Wagner, who lived during the heyday of the Symbolist movement, was equally amenable to another aesthetic of the creed, that of synaesthesia. The Symbolist poets, most importantly, Charles Baudelaire and Arthur Rimbaud, had argued on behalf of synaesthesia, suggesting degrees of correspondence between various modes of experiencing sensations and thoughts. For instance, the written word might suggest analogies with color schemes or that sounds indeed might be "heard" (or "seen") as a sequence of colors or as possessing literal meaning, and vice versa. Such intermingling, admixture, and reciprocity of forms on coeval terms freed artists to contemplate and conceive of their work not as beholden to any one primary mode of expression but as a fluid and shifting panorama of artistic intent. The process, not unlike an alchemical one, partook of a transformative dynamics, a magical shift from one shape or form to another, a transference between differing states of being.

These transitions could be either abrupt and jarring, as in later Expressionist and post- Expressionist works, or gradual and languid, as in much contemporary performance. The first would include artists such as Schoenberg in music, Vincent van Gogh and Oskar Kokoschka in painting (and, by extension, America's Abstract Expressionist painters, who, not incidentally, were crucial to the formation of Feldman's aesthetics), Georg Kaiser and Ernst Toller in drama, Vsevelod Meyerhold and his biomechanics in theater, to name but a few from the classical period of modernism. Artaud's manic drawings, ruptured texts, and deliberate attacks on the inability of language to render thoughts place him within this same sensibility, though he evades easy categorization. In our age, iterations of this mode of artistic presentation have perhaps been felt more often than not in the works of theatrical directors such as Richard Foreman, Elizabeth LeCompte, and Reza Abdoh.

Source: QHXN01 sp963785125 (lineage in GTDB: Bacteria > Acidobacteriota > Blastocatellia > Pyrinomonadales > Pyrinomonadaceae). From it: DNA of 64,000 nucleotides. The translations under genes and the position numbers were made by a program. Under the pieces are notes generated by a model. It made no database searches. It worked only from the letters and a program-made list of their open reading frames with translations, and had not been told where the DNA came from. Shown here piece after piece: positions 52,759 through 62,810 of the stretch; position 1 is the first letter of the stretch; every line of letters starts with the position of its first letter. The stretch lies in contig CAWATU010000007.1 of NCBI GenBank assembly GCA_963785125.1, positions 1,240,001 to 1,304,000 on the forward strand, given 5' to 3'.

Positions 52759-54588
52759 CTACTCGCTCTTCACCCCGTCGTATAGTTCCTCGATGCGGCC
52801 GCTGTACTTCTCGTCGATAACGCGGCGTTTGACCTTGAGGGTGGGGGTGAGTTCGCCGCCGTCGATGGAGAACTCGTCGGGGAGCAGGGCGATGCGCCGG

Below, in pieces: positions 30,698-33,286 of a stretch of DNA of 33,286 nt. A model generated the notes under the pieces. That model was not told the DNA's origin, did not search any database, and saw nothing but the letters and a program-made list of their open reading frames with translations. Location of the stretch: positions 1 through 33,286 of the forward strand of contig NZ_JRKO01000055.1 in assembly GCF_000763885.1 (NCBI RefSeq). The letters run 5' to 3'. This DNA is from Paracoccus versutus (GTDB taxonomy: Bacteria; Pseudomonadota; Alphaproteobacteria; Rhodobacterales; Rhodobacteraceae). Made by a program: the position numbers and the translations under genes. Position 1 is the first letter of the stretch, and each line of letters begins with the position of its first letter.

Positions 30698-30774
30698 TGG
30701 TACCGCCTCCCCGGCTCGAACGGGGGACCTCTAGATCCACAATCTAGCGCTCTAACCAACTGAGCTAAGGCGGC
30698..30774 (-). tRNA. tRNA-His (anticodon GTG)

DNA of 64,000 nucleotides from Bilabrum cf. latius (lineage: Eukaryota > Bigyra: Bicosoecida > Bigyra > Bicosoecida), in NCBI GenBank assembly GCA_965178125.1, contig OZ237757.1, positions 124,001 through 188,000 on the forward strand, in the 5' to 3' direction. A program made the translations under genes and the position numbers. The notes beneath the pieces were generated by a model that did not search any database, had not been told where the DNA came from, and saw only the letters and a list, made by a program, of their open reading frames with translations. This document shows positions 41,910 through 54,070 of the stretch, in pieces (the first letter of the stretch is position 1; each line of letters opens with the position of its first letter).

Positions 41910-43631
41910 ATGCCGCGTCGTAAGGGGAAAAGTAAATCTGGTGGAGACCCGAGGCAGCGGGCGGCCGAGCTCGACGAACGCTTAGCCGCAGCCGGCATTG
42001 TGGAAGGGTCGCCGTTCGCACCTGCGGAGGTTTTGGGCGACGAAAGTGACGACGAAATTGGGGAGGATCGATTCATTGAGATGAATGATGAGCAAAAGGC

The other purling stream of casually unfolding interstitial art practice led to Surrealism and other art movements of our time. Here subconscious imagery predominates, comprised of dreams or nightmares, of aleatoric encounters, or of a furtive retreat from the contingencies of space, time, logic, and matter into the abstracted realm of the immaterial, the indeterminate, and the mystical, to finally countenancing the very mystery of life and death itself. The artificial and the inorganic give way to organic shapes and primal forms. Practitioners of this modality of art range from Marcel Duchamp to John Cage, both of whom occupy iconic status for our current generation of artists in diverse fields. Their influence spreads across the fields of Conceptual art, performance art, installations, and video and digital art. From Merce Cunnigham's chance-generated choreography to the micro-rhythms of a Philip Glass score, from the glacial pacing of a Robert Wilson production to the subtly graded color schemes of a Mark Rothko canvas, from the recursive lines of a Samuel Beckett text to the undulating natural forms of a Jennifer Steinkamp video, works like these refract usual methods of perception and allow for the mysterious to cast its spell upon us.